Some owners start online and then reach a point where they expand into a physical location. Others start brick-and-mortar and then expand online. Here’s a closer look at how to get set up either way. 

      Online clothing boutique.

      The quickest, easiest, and most affordable way to set up an online clothing boutique is through an e-commerce platform like Shopify or SquareSpace. These user-friendly platforms enable non-techie individuals to set up and customize e-commerce stores, upload products, accept payments, charge for shipping, manage inventory levels, market, track results, and more. 

      In exchange, you’ll be charged a monthly subscription fee, as well as fees for processing credit cards. For example, Shopify’s plans range from $39 to $399 per month, and the online credit card fees range from 2.4% to 2.9% of the transaction amount, plus $0.30 per transaction. 

      While you could have your own website built or build a site and add a store, the e-commerce platforms are hard to beat in terms of ease, convenience, and low upfront costs. 

      Brick-and-mortar clothing boutique.

      If you decide you want a physical retail clothing boutique, you’ll need to rent or buy a commercial space that suits your needs and wants. 

      When choosing a location, consider where your ideal customers live, work, and play. Boutiques will benefit from areas with foot and/or road traffic that are convenient for customers to visit. For example, spaces near other popular boutiques, national restaurant chains, salons, or other attractions. However, higher traffic often equals higher rent or prices, so you’ll have to find a balance. 

      As the owner, you’ll be spending a lot of time at your boutique, so you’ll typically want to find a location that’s not too far from your home. 

      Additionally, it’ll need to fit into your budget, be the right size, and be in decent condition. If renting, landlords may ask for the first and last month’s rent, a security deposit, and coverage of ongoing bills like water, electricity, and snow shoveling. 

      And don’t forget the other costs of getting your store up and running, including:

      • Outfitting the space to create an inviting, on-brand environment for your customers.
      • Filling the store with inventory. 
      • Hiring employees to staff the store.
      • A point-of-sale system in-store to process payments. 

      As you shop around and explore retail properties, it can help to talk to neighboring business owners. Ask them how they like the building, if they see steady traffic, and if they’re happy with the property management company (if applicable).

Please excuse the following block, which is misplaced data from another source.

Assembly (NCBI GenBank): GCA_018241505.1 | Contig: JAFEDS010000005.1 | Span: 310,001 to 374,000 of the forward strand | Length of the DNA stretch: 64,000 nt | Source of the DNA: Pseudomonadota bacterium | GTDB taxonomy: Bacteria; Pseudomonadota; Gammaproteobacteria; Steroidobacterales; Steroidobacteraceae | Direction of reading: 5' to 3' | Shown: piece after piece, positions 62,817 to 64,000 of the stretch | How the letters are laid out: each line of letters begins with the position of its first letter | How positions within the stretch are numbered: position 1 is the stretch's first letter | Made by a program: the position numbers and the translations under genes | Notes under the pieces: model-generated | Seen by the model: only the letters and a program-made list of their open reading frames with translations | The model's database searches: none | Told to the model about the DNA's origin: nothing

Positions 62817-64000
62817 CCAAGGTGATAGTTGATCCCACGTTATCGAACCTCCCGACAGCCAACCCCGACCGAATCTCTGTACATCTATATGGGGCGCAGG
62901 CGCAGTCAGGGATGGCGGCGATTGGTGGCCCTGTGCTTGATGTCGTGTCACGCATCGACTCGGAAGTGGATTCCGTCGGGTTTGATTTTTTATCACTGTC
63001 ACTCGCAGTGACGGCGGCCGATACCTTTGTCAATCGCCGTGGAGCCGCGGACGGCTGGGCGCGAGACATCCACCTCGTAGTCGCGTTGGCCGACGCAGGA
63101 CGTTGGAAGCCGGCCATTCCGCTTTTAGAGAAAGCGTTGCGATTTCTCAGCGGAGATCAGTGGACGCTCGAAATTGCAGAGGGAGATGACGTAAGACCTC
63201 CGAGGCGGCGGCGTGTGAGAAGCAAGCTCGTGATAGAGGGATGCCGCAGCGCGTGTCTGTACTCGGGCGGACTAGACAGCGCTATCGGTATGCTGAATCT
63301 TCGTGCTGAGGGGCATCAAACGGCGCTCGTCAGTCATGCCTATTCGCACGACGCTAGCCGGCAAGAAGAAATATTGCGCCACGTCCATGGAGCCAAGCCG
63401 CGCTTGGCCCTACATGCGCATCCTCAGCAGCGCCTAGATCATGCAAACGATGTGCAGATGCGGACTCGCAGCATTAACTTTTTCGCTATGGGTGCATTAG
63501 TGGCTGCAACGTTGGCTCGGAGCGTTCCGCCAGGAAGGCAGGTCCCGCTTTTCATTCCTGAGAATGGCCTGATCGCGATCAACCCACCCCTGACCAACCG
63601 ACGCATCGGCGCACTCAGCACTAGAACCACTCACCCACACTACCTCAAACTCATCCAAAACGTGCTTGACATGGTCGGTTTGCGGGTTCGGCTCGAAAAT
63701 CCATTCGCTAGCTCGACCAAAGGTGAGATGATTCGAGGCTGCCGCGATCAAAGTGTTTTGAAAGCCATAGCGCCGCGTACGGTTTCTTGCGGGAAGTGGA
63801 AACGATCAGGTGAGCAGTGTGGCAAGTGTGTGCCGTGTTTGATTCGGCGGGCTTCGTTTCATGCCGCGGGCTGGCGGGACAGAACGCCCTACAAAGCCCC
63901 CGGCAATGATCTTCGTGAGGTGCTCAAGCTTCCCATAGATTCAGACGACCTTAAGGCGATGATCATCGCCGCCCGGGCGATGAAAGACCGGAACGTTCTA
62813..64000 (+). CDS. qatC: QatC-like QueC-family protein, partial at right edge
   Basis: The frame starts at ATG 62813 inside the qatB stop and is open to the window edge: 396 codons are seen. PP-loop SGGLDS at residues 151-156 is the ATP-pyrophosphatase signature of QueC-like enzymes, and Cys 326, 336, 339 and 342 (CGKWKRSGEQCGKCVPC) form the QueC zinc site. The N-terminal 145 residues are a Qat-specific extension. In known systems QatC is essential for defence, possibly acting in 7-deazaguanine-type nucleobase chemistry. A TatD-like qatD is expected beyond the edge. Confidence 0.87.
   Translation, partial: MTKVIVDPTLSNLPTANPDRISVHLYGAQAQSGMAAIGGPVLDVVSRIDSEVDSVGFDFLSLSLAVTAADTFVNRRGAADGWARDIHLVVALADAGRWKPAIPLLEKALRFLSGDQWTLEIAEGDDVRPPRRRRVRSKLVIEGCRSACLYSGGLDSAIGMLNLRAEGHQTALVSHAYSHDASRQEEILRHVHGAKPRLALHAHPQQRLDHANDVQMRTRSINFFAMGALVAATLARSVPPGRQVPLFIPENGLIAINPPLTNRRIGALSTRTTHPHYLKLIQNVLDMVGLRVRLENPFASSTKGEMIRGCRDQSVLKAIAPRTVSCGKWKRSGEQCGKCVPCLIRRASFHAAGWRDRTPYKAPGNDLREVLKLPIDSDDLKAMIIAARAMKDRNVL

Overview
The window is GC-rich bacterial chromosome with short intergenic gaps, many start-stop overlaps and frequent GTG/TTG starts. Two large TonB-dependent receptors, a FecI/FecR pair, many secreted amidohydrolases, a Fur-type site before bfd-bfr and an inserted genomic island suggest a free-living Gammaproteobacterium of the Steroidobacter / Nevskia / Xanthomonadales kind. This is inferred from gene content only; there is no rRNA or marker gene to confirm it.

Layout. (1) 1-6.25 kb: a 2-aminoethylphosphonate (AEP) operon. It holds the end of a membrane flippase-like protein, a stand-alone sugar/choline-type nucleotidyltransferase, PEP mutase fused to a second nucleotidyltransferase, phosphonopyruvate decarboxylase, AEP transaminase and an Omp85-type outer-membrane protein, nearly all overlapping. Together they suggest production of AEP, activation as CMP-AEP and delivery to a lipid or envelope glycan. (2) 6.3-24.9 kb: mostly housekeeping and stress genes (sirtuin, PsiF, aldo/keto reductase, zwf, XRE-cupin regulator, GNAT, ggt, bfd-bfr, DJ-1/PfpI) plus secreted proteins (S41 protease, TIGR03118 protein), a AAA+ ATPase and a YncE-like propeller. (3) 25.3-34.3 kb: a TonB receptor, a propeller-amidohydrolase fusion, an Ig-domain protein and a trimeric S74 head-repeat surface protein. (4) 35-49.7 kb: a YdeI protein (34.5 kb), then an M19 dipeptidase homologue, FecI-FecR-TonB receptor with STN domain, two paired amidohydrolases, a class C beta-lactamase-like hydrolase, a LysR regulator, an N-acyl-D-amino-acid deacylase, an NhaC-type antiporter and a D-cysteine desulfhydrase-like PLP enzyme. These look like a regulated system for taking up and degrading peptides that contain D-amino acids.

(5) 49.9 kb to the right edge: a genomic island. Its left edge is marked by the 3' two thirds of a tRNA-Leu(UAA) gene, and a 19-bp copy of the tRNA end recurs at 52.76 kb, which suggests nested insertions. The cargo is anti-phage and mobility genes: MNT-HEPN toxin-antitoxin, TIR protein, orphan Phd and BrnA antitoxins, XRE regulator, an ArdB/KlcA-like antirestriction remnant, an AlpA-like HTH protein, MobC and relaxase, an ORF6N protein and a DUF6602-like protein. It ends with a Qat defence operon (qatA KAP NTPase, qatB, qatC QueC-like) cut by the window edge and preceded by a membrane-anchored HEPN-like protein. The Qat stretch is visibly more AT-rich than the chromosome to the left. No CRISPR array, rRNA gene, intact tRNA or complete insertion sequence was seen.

8. Make or buy clothing inventory.

      Once you have a clothing boutique storefront, you can begin filling it with clothes. But how do you do that, exactly? 

      Buy from wholesalers.

      One way is to go to fashion trade shows, which happen every season in many major cities. Hundreds of vendors attend these events and set up booths, showing off their clothing products. You can check out the wares, take note of vendors you like, exchange information, and place orders. This can be a great way to stock your boutique and make industry connections. 

      You can also scout out the online equivalent of fashion trade shows on sites like AliExpress and Alibaba. These sites feature hundreds of thousands of vendors from all around the world who sell items wholesale. You can shop around, read reviews, and vet vendors to find those that you think would be a good fit.

      When considering partnerships with wholesale suppliers, it’s important to look for those that provide quality products that align with the needs of your target audience. “Check your samples for fits and finishing so you are not surprised about production stock,” advises Garg.

      You’ll also want to find out about their production time and shipping turnarounds to ensure they align with your schedule and supply chain strategy. Keep in mind, international suppliers may offer lower prices or more variety but can be more difficult to work with if you need to return bulk shipments or contact someone over the phone. 

      Design and manufacture yourself.

      Another option is to design and manufacture your clothes. If you’re a designer, you may want to take creation into your own hands. Going this route can be labor-intensive, but gives you full creative control over your product line and its quality. As sales increase, you could transition into gradually outsourcing manufacturing. 

      Dropship (for online clothing boutiques).